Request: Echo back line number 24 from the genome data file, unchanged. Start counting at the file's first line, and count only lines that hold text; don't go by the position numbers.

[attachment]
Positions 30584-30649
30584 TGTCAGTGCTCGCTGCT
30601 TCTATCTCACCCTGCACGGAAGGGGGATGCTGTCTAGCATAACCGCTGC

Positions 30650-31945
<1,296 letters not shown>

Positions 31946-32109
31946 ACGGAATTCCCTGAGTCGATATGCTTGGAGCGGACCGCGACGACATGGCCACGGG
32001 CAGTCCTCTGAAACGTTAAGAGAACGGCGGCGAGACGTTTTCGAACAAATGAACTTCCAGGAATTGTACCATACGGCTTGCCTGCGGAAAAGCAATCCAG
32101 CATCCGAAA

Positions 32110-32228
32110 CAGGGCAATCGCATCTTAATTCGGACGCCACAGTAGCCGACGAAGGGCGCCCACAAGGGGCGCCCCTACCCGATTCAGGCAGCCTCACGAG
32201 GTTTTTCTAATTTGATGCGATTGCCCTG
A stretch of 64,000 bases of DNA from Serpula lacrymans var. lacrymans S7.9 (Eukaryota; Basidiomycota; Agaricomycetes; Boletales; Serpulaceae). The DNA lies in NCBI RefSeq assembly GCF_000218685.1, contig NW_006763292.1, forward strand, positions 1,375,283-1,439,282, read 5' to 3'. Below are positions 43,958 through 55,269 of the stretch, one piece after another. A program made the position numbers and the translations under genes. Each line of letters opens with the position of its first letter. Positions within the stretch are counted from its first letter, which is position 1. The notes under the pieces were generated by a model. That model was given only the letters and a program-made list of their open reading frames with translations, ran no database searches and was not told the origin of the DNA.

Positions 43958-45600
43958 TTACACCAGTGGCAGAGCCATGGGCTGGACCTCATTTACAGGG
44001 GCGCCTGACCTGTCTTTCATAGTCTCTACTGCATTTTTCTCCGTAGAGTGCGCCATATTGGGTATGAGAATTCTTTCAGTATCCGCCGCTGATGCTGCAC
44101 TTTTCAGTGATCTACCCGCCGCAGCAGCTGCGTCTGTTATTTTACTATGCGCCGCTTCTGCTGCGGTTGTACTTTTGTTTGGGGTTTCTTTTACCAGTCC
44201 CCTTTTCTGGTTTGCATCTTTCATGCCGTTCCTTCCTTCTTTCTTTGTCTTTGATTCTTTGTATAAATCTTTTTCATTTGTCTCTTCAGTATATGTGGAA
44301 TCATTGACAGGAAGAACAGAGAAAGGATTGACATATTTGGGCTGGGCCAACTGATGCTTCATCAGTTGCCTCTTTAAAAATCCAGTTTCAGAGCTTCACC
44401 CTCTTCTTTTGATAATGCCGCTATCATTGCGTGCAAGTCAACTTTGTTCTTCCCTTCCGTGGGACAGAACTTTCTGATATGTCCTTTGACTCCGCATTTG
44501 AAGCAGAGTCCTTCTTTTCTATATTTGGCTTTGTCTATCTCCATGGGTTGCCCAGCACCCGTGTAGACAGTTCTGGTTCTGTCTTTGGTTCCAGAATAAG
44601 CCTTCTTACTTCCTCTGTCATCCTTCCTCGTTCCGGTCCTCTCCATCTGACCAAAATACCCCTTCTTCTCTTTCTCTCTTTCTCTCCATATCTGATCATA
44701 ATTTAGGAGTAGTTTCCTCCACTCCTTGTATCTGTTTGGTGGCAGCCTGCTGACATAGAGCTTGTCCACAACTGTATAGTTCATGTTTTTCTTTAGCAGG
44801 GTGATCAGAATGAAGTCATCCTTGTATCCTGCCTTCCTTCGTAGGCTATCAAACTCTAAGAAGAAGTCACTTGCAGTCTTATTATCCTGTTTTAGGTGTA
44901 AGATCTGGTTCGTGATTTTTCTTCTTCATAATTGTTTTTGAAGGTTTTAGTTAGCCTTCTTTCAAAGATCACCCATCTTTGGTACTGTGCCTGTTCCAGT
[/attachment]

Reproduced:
44801 GTGATCAGAATGAAGTCATCCTTGTATCCTGCCTTCCTTCGTAGGCTATCAAACTCTAAGAAGAAGTCACTTGCAGTCTTATTATCCTGTTTTAGGTGTA